Meeting in the Middle? Challenges and Opportunities for EU Cooperation with Middle-Income Countries


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    There is a growing perception that Middle Income Countries (MICs) can or should be able to finance development efforts for poverty reduction themselves. The discussion requires the EU as well as its Member States to look beyond traditional perceptions of ‘developed’ and ‘developing’ countries. Notably, three quarters of the world’s poor currently reside in eight middle-income countries: China, India, Russia, Nigeria, Indonesia, Pakistan, Mexico and Brazil. These ‘big 8’ countries have experienced sustained periods of above-average income growth, have large numbers of inhabitants and contain significant natural resource endowments and therefore benefit from scale effects and these countries increasingly assert political influence in regional and international fora.

    Key Purpose of ECDPM Study

    This paper presents a contribution to the ongoing policy debate on how the European Union (EU) can best engage with MICs - the ‘big 8’ in particular, represent a significant strategic interest for the European Member States the partnerships with and tools applied to these countries are still being adapted to this thinking.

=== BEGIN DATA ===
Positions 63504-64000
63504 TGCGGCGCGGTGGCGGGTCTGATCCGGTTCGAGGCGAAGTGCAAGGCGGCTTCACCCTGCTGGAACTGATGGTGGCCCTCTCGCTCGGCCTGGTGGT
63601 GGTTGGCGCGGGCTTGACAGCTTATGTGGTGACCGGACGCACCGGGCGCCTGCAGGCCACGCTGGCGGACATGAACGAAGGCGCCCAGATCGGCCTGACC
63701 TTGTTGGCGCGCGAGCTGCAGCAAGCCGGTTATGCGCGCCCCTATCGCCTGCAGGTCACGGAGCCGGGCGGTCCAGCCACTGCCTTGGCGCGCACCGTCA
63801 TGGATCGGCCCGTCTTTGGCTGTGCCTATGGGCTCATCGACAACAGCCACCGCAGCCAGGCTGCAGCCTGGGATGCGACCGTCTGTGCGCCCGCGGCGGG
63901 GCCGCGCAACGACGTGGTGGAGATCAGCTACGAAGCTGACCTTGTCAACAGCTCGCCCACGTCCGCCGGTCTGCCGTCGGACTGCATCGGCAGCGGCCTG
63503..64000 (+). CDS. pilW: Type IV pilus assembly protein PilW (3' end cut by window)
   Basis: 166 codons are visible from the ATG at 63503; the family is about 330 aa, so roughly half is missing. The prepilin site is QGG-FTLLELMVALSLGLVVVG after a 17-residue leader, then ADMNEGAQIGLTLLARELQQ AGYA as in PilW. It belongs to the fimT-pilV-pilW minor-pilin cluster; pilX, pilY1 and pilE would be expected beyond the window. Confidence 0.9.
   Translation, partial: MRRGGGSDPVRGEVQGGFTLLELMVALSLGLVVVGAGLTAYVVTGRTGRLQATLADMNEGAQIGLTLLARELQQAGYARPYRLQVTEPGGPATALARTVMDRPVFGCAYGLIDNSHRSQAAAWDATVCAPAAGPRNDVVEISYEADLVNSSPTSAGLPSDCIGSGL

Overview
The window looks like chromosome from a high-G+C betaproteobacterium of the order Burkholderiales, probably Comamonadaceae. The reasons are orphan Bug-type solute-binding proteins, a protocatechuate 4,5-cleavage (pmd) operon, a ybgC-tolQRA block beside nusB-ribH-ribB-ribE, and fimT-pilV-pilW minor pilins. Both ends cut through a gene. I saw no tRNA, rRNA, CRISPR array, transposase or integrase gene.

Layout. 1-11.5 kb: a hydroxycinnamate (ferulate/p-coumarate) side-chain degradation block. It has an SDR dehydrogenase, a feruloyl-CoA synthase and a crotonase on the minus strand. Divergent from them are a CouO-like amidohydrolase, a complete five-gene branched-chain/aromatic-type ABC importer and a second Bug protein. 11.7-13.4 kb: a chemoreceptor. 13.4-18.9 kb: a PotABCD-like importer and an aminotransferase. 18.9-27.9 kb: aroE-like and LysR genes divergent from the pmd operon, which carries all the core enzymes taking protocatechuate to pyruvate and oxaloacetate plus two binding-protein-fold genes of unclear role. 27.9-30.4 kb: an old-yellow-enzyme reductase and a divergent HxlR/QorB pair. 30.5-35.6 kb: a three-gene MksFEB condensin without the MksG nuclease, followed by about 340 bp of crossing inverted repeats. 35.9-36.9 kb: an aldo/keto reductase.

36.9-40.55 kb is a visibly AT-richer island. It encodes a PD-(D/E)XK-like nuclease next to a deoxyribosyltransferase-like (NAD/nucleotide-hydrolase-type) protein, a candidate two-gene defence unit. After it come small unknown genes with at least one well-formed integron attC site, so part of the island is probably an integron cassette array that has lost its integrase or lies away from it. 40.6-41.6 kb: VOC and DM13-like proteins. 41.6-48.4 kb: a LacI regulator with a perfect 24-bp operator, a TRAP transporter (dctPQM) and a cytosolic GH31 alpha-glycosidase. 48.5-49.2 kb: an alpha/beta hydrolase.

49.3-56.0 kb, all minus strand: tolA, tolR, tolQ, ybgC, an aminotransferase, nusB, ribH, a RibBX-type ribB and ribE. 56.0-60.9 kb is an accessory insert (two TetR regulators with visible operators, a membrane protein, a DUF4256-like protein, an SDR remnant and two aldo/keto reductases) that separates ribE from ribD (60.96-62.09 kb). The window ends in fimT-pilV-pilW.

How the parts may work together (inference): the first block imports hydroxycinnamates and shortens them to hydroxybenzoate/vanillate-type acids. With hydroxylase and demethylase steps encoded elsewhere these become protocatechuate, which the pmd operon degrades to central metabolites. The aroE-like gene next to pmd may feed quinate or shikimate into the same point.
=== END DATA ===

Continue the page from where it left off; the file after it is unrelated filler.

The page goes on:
The MIC category comprises countries which are far more diverse than aggregate figures illustrate, but there are several key issues prevalent among MICs that link to persisting patterns of poverty - state fragility, the ‘middle-income trap’, Income inequality, environmental and economic vulnerability and geographic attributes. Realising this diversification of cooperation will require, in the first instance, clarifying how areas of engagement beyond traditional development cooperation link to poverty reduction in MICs, as well as what other shared objectives and priorities can form the basis of any potential partnership. Scope for continued engagement with MICs in development cooperation and beyond

    Key Findings of ECDPM

    • In conclusion, it will first of all be necessary to further clarify the purpose, nature and scope of the EU’s engagement with MICs beyond traditional development cooperation.
    • For this to form the basis for effective cooperation going forward, the EU will need a clear understanding of what the respective MICs look to the EU for.
    • The EU should employ political economy analysis to better differentiate between the MICs, and adopt more tailor-made and effective approaches for cooperation with individual MICs.
    • This is particularly relevant in finding new ways for ODA to operate in conjunction with deepening economic and political engagement with MICs.
    • The EU’s cooperation with the MICs should be informed by its comparative advantages, e.g. its broad and deep toolbox of instruments and the potential for learning and increasing impact that this affords to new partnerships.
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